Understanding Untouchability: Significance of ’98’ in Gujarat model
What is the relation with “Gujarat model” and number 98? Sounds bizzare? Feel like asking economists Arvind Panagariya or Jagdish Bhagwati who celebrate the Gujarat model of development?
The relation is simple. In 2010, Navsarjan Trust, a Dalit NGO in Gujarat, published a research report titled “Understanding Untouchability”.
The report was the product of an intense field work in 1,589 villages for years.
The report identified ‘98 forms of untouchability practices in Gujarat’. Read this along with 2013 National crime Records bureau (NCRB) statistics on caste atrocities in Gujarat which documented that accused in 98 percent of caste atrocity cases are acquitted!
But our great economic mandarins who formulate ‘development’ policies for India based on the ‘Gujarat model’ would find this simple relation as ‘out of syllabus’ or irrelevant.
The culture of denial of caste (read caste atrocities/violence based on caste) is that much entrenched in the mainstream discourses on Gujarat. Out of academic curiosity, I used to initiate conversations on caste with typical upper caste, Modi-crazy Gujaratis whenever I got a chance – say in ‘higher-class’ train compartments, airport or some conferences.
“Caste in Gujarat? Are you mad? We are only concerned about development and not narrow issues” etc. would be their standard reply.
A content analysis of Gujarati media and even national media (with honourable exceptions) would concur with this common sense.
But the NCRB data and other independent reports would tell us a different thing — tales of shocking acquittal rate and forms of caste atrocities.
However, the recent atrocities in Una in Sommnath district, where Dalits were flogged by activists of a Sangh Parivar outfit in full public view- for engaging in tanning work, which is their livelihood-has unsettled the entrenched culture of silence about Gujarat’s caste atrocities.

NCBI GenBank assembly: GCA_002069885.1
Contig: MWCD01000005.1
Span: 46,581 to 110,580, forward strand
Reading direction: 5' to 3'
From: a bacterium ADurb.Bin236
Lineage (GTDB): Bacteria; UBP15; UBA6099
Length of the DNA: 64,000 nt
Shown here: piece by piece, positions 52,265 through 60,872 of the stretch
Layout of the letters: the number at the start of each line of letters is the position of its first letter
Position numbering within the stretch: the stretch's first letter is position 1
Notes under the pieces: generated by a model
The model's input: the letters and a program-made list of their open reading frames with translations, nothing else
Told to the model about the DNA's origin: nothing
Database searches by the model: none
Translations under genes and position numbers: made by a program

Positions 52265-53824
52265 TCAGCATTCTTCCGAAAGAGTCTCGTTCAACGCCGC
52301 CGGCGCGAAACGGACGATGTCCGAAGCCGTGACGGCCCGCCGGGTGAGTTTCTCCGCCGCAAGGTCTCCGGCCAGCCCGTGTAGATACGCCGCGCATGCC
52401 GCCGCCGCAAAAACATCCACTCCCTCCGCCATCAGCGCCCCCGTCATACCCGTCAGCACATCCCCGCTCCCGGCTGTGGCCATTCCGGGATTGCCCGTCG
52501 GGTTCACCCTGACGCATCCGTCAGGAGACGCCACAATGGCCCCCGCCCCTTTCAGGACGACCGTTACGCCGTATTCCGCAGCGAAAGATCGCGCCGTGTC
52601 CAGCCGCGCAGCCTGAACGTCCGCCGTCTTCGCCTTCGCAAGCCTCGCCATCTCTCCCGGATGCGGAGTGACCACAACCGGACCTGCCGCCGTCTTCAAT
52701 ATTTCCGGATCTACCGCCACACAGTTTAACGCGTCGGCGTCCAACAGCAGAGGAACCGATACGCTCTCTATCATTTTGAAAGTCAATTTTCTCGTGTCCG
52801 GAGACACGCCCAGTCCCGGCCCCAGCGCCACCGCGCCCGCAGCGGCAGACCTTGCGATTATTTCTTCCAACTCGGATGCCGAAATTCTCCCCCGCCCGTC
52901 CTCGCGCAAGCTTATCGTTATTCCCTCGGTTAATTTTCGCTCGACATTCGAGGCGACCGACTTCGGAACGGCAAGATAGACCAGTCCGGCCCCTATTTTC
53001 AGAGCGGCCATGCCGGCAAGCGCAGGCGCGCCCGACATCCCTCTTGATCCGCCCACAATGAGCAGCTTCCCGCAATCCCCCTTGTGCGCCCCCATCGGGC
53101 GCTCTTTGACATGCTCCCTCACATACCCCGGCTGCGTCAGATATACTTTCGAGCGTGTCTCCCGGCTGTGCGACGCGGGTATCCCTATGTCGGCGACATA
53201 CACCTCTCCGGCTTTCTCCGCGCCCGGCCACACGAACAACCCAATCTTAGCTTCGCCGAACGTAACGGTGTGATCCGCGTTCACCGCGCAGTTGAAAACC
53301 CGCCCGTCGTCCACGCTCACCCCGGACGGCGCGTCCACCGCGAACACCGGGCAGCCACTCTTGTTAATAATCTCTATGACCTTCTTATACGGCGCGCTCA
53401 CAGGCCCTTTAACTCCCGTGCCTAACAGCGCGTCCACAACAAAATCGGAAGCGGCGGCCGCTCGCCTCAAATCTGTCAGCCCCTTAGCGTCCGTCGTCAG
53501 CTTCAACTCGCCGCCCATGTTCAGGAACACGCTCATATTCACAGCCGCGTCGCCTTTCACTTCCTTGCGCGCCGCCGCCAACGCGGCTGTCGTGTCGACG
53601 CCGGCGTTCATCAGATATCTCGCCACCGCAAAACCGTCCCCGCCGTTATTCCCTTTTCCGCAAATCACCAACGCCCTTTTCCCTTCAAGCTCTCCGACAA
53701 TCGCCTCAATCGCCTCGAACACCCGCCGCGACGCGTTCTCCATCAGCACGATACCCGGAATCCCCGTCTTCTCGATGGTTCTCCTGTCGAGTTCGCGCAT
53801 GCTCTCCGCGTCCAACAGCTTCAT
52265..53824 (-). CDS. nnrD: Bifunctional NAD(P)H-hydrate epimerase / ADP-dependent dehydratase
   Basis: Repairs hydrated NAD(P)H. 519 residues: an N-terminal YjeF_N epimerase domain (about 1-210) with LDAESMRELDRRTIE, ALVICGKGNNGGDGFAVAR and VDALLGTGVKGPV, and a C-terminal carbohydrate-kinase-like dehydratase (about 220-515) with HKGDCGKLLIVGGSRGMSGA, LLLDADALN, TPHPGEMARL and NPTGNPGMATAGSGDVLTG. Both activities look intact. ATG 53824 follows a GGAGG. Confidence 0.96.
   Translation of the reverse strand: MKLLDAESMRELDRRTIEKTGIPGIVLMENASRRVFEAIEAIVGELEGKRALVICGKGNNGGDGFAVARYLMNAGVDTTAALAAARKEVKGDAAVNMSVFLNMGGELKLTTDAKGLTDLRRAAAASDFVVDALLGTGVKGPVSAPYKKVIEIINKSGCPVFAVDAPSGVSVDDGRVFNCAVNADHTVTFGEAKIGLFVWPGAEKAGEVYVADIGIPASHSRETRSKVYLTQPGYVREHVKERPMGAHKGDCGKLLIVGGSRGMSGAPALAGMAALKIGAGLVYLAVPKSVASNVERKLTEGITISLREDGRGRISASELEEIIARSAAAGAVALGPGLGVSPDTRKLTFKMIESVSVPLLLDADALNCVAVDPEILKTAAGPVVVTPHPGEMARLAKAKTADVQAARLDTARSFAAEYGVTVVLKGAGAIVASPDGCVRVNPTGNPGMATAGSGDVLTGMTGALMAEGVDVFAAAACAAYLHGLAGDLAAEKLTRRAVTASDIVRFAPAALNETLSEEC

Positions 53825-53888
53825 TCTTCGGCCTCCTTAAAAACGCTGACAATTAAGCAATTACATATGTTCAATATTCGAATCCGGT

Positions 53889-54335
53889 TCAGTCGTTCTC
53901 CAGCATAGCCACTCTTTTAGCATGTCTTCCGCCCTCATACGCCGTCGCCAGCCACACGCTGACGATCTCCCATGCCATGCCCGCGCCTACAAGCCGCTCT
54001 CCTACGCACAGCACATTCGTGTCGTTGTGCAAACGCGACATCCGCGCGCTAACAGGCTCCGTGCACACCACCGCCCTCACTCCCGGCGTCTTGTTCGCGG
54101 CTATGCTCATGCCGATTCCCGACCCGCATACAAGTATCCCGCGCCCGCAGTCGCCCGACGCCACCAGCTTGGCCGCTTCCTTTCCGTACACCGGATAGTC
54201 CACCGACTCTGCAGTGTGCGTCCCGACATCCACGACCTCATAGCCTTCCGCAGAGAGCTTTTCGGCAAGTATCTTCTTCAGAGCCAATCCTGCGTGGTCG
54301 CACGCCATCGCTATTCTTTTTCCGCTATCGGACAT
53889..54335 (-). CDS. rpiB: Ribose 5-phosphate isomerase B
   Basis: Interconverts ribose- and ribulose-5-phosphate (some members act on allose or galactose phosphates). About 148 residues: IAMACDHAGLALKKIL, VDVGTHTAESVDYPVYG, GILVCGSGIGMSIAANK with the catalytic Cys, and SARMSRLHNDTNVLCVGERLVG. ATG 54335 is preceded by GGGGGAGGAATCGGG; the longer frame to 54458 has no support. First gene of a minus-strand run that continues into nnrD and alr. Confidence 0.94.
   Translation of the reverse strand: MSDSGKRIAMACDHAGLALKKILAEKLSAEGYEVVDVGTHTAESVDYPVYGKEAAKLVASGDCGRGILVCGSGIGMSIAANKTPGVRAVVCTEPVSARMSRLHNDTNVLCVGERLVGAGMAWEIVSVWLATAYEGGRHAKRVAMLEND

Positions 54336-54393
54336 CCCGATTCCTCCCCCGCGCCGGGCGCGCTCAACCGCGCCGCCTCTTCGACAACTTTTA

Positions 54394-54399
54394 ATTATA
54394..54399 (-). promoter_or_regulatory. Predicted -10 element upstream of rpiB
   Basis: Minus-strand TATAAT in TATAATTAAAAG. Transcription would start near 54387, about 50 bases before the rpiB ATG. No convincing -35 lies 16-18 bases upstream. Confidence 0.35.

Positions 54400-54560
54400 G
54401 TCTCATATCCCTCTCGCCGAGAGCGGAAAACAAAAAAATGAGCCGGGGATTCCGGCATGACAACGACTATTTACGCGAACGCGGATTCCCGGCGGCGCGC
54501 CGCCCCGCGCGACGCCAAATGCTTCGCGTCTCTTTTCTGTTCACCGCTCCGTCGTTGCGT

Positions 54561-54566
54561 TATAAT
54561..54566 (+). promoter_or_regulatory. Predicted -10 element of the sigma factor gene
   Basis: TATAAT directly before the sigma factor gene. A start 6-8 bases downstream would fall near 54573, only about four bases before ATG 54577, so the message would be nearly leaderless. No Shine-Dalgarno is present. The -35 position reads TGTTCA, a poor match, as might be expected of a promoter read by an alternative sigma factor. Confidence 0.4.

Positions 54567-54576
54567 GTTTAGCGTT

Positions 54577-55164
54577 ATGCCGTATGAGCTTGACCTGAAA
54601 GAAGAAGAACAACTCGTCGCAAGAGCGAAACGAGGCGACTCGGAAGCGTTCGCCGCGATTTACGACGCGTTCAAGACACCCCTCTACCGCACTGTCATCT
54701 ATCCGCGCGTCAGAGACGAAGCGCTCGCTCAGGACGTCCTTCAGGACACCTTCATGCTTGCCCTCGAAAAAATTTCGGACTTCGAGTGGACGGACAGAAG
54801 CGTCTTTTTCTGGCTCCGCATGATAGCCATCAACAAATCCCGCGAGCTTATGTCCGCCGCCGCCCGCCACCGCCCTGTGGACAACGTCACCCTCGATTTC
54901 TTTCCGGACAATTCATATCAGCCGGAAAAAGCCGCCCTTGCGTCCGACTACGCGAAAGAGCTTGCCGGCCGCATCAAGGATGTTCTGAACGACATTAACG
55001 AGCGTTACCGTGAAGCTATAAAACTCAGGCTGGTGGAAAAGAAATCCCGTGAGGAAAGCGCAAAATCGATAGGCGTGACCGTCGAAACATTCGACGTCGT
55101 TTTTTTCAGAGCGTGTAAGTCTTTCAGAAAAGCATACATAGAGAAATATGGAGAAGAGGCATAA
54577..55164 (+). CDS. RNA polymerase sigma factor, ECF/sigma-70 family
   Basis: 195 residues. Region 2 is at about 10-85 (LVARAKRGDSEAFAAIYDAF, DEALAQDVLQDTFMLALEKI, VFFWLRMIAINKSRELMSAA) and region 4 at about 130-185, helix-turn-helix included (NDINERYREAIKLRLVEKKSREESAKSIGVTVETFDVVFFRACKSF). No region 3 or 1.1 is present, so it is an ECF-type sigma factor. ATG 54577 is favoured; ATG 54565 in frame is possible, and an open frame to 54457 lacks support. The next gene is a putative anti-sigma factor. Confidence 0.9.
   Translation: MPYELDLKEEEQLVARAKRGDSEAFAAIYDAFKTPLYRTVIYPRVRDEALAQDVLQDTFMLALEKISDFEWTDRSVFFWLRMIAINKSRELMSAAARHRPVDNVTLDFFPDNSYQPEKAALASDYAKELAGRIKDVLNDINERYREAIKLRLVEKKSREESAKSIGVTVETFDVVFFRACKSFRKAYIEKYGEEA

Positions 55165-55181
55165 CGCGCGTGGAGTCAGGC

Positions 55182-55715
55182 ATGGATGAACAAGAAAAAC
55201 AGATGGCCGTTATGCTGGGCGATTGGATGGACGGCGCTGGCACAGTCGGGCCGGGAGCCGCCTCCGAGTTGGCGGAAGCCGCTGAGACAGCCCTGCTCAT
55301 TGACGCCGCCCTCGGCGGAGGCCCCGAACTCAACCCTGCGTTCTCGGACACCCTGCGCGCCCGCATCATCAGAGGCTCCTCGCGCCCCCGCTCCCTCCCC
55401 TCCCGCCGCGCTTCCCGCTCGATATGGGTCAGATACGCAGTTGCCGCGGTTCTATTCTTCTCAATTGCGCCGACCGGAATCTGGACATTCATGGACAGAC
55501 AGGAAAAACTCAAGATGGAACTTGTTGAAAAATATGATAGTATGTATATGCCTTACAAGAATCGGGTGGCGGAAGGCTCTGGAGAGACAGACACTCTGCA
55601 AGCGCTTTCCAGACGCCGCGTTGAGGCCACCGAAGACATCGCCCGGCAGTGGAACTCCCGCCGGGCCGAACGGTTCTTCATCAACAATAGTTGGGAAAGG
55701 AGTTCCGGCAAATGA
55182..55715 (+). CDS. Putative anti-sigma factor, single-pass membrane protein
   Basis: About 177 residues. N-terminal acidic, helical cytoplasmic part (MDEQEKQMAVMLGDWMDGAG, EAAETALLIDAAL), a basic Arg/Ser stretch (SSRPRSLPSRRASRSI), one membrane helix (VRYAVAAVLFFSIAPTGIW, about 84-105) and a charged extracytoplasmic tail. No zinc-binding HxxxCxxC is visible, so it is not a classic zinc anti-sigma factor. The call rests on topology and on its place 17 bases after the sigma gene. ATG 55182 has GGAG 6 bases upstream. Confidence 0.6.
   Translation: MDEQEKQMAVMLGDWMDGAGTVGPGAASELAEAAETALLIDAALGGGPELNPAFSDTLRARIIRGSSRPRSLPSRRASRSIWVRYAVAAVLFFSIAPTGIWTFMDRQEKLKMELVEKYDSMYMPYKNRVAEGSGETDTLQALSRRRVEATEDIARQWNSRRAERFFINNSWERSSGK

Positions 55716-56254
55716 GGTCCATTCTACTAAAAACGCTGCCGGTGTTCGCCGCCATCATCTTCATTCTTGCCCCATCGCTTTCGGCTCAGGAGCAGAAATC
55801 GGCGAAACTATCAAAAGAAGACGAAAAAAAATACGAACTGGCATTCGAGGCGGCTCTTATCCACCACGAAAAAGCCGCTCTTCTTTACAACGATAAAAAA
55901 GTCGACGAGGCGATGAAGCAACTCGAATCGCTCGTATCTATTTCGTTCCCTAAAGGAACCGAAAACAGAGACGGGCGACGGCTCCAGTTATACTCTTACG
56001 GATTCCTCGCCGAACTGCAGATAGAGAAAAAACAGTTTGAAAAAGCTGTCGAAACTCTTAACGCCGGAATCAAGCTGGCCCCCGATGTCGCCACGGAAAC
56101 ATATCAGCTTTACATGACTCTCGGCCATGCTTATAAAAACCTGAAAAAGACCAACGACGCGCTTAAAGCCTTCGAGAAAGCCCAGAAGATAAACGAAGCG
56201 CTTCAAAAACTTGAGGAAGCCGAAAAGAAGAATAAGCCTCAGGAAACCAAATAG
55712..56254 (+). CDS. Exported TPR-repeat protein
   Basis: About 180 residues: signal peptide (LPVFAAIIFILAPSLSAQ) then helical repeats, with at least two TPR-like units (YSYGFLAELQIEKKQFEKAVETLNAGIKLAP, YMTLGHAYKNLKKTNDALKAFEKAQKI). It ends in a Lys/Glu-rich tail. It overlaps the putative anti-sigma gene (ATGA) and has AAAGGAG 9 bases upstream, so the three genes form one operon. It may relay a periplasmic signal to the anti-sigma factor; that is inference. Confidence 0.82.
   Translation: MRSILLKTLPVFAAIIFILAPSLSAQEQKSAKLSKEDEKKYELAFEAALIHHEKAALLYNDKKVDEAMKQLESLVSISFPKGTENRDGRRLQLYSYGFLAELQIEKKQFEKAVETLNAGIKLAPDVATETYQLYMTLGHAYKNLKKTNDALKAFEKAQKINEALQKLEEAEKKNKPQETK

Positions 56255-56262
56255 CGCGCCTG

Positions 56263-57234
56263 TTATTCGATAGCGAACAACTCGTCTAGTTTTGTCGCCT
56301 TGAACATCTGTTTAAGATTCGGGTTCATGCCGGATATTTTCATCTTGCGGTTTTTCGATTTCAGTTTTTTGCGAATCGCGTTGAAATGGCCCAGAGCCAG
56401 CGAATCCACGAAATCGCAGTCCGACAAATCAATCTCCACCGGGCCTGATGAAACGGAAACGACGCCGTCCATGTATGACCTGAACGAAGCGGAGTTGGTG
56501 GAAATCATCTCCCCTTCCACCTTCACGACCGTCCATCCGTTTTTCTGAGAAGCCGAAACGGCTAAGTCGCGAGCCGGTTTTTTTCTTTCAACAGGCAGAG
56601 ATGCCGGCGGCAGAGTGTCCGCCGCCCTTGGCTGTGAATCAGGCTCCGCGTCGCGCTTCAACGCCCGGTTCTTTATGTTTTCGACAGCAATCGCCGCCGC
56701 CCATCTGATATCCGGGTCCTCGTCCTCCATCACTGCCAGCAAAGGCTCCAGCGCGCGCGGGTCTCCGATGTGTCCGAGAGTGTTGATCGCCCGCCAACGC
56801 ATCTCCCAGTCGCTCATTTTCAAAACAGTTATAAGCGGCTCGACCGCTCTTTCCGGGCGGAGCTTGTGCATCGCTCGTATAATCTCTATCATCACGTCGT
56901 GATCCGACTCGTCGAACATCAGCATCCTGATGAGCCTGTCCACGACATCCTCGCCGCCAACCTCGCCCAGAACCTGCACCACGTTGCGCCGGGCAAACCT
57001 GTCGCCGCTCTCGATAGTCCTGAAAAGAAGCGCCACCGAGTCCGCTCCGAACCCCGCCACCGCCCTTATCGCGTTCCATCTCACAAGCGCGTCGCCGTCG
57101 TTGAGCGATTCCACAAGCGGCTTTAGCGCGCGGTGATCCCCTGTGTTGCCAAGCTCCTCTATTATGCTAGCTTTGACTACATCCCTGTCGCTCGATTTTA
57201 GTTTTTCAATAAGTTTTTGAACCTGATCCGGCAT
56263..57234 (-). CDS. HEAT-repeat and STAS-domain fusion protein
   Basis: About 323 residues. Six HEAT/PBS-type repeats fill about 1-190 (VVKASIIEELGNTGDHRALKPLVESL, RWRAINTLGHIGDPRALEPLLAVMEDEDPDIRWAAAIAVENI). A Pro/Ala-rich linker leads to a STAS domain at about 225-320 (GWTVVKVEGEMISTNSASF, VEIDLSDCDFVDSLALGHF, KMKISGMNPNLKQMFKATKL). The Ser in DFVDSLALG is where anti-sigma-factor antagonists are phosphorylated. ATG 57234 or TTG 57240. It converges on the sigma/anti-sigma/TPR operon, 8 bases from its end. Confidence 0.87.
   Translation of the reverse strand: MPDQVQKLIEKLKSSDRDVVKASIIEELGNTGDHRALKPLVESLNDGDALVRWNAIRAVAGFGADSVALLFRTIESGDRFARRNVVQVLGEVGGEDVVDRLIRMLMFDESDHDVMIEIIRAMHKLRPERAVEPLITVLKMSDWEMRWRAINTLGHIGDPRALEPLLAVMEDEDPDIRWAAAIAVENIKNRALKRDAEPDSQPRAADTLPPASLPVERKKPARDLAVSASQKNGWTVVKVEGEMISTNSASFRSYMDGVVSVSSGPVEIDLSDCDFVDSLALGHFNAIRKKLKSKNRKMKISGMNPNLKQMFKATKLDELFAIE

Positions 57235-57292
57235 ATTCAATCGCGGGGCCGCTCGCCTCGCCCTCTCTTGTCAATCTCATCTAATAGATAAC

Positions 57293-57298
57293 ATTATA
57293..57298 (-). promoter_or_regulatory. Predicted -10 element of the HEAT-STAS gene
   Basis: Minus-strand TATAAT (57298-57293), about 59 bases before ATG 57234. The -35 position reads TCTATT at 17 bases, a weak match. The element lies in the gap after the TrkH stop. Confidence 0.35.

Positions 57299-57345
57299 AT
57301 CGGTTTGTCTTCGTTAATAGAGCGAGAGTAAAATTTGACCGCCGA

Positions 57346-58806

Apart from unsettling this hegemonic ‘common sense’, the Una incident has also demonstrated that like Muslims, Dalits are also ‘unwanted elements’ in the model state of Hindutva.
A close look into the social history of Gujarat indicates that the state has witnessed humiliating forms of atrocities against Dalits. The anti-reservation protests in the early 1980s tacitly supported by Sangh Parivar outfits saw several such instances of caste humiliations.
In her magisterial ethnographic work on Gujarat titled “Communalism, Caste and Hindu Nationalism”, historian Ornit Shani documents about a strange form of atrocity during the protests that started by December 1980. Some ‘upper caste’ students of a government medical college in Ahmedabad “performed a symbolic operation on a clay model of a Dalit student’s brain in order to show that it contained nothing but sawdust”.
The same students also “enacted a public marriage ceremony between the ‘reservationist’ bride and the ‘government’ groom”.
Apart from symbolic violence, furious upper caste mobs also unleashed brutal physical attacks on Dalit slum clusters. Properties owned by Dalits were looted and destroyed.
As Shani argues in a detailed manner, the ‘reservation riot’ was a response to two developments — some sort of social mobility achieved by a section of urban Dalits and formation of a state government by Madhavsinh Solanki who weaved the famous KHAM (Kshatriya, Harijan, Adivasi and Muslim) alliance where lower caste and minorities had an important stake.